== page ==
I'm refering to those links:

Page table content when the physical page we are looking for is in swap area

how does linux update page table after context switch

How does the kernel address swapped memory pages on swap partition\file?

I'm still confused how a process knows if one of its pages is swapped to the secondary memory.


Process A1 allocates 1 frame of physical memory, writes on it. The preset, modify and recent bit will be set to 1 in the PTE.

It's process A2 turn now - it need more memory and the MMU kernel decides to write process A1's page to secondary memory, because the modify bit was set.

Process A1 is back again - restores his context and PT and is now ready to read/write its page (assumed the present bit still set to 1) and will access process A2s page.(?)

I understand that the process does not directly knows which pages is located where and the somehow the MMU knows that a page is on secondary memory - but somehow the PTE of process A1 has to be modified? There must be some information to the MMU or in the PT that the page is now swapped out and has to be restored from it. Edit: Will the present bit get changed to 0, even if the PT / PTE are on the stack?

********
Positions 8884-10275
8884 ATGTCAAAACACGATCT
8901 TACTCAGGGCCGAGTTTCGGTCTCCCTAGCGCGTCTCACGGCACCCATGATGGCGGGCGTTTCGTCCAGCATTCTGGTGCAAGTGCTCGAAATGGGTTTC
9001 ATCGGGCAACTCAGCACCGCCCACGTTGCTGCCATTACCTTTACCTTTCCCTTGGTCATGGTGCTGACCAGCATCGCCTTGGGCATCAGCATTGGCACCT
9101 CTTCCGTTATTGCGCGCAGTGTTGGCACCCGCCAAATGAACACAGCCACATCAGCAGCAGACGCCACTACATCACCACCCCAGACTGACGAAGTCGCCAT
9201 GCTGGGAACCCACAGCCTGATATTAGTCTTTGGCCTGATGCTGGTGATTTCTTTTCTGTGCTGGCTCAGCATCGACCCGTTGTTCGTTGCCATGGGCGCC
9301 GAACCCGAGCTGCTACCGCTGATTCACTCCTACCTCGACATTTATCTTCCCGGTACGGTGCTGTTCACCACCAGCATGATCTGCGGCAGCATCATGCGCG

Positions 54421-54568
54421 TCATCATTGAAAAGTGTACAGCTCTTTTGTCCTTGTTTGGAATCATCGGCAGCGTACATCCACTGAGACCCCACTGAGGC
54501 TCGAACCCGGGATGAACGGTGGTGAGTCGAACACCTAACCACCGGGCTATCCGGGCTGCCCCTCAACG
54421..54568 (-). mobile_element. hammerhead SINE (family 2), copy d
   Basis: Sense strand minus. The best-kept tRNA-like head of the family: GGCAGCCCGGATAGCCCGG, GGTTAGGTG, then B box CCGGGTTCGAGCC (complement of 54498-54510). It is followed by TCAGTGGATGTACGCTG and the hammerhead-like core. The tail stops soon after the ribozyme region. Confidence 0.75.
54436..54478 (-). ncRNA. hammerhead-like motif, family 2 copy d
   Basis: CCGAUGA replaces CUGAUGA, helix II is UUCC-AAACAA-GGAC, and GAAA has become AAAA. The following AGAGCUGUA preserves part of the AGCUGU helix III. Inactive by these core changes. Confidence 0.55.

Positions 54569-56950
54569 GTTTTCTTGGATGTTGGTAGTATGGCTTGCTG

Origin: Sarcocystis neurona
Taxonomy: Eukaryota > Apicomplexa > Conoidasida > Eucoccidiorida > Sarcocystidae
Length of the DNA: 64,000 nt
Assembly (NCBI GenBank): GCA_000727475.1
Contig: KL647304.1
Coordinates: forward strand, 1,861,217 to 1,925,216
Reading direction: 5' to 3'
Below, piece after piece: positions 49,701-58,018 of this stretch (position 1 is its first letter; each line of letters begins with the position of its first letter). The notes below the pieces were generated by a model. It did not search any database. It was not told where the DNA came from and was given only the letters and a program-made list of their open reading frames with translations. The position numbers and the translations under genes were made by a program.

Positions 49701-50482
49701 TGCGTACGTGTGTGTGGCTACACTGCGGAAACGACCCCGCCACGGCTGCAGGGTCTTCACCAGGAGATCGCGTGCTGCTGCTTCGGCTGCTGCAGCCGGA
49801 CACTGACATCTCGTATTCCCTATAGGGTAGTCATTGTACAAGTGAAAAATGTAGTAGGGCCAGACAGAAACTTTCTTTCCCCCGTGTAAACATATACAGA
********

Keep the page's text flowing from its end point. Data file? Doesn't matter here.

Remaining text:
1 Answer 1


Processes don’t know, the kernel does.

the MMU decides to write process A1's page to secondary memory

The MMU doesn’t decide this, the kernel does: if A2 needs more memory, the kernel is told about it, and looks for pages to give to A2. If there aren’t any free, it will run its page reclaim. Whatever pages end up evicted to their backing store will have their “present” bits cleared, regardless of which process (if any) they “belong” to — the kernel keeps track of this kind of information.

When control is given back to A1, A1’s PTEs will be restored, by the kernel, using the information the kernel has. Thus the pages that were evicted will have their PTE present bit cleared. If A1 accesses one of those pages, the MMU will fault and the kernel will be involved again to resolve the situation.

  • 1
    Thanks! That was the information I needed. You are right, the MMU can't decide, it only translate. So when a page gets written back to disk the kernel holds the needed information and clears the preset bit. When the process want to read that page, it faults and the kernel got the needed information, that this page was swapped and restores it.
    – brot
    Aug 28, 2021 at 11:49

You must log in to answer this question.

Not the answer you're looking for? Browse other questions tagged .